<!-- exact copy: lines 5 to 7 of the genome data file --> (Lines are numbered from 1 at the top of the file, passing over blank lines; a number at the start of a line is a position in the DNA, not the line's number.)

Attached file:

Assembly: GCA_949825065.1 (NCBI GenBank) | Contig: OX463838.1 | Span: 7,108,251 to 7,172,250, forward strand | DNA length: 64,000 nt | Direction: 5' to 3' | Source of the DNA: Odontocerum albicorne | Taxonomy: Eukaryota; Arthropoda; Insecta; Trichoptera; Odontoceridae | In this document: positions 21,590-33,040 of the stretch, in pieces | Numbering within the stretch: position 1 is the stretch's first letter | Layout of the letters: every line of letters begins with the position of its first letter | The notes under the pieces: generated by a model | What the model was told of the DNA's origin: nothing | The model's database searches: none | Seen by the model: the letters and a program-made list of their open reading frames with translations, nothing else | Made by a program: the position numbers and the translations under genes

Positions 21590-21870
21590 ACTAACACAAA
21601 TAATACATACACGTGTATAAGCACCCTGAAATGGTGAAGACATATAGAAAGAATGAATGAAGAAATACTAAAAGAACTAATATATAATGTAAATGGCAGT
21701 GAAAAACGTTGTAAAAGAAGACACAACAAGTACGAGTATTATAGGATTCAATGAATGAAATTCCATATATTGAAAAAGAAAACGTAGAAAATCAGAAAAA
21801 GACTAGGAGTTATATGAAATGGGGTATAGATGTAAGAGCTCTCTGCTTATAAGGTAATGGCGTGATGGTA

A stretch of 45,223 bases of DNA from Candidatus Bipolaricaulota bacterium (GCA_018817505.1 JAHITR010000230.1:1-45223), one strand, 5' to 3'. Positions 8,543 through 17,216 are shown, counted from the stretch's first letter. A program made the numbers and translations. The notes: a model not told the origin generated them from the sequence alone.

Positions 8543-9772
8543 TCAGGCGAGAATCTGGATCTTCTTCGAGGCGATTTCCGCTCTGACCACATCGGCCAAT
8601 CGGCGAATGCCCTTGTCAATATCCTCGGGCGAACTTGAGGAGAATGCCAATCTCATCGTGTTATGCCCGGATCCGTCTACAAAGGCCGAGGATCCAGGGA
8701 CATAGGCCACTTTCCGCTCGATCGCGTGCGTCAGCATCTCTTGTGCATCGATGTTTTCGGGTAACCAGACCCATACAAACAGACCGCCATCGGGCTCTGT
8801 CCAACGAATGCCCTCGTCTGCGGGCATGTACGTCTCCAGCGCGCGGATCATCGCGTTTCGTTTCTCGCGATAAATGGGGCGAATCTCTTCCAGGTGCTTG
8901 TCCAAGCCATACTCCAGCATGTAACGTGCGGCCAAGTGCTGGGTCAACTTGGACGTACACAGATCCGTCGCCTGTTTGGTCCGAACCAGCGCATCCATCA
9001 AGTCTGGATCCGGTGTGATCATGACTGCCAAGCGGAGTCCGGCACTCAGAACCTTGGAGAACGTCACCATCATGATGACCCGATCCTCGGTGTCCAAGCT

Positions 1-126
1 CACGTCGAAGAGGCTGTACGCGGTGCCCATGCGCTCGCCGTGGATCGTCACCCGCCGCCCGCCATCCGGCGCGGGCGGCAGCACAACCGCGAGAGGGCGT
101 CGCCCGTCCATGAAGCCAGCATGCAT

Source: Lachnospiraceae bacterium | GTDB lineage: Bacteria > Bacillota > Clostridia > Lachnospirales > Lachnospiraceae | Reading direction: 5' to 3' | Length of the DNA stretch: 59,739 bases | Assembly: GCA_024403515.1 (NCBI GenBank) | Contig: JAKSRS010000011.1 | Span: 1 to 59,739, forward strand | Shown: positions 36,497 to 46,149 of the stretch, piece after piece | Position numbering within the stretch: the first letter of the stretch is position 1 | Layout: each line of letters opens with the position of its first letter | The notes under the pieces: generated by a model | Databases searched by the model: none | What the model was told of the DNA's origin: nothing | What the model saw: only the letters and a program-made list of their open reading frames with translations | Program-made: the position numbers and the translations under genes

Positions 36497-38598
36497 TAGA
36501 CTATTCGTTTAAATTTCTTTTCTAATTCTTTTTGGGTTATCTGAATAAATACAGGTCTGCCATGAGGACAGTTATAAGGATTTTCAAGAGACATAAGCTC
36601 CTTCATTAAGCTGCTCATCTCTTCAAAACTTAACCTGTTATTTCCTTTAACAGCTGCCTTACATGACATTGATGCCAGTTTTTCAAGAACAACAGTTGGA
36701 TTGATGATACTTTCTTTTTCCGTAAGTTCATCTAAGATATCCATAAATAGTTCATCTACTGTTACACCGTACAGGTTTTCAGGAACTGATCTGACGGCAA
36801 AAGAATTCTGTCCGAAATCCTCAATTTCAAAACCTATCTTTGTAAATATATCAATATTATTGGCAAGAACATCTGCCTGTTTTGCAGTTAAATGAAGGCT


21701 GAAAAACGTTGTAAAAGAAGACACAACAAGTACGAGTATTATAGGATTCAATGAATGAAATTCCATATATTGAAAAAGAAAACGTAGAAAATCAGAAAAA
21801 GACTAGGAGTTATATGAAATGGGGTATAGATGTAAGAGCTCTCTGCTTATAAGGTAATGGCGTGATGGTA

A stretch of 45,223 bases of DNA from Candidatus Bipolaricaulota bacterium (GCA_018817505.1 JAHITR010000230.1:1-45223), one strand, 5' to 3'. Positions 8,543 through 17,216 are shown, counted from the stretch's first letter. A program made the numbers and translations. The notes: a model not told the origin generated them from the sequence alone.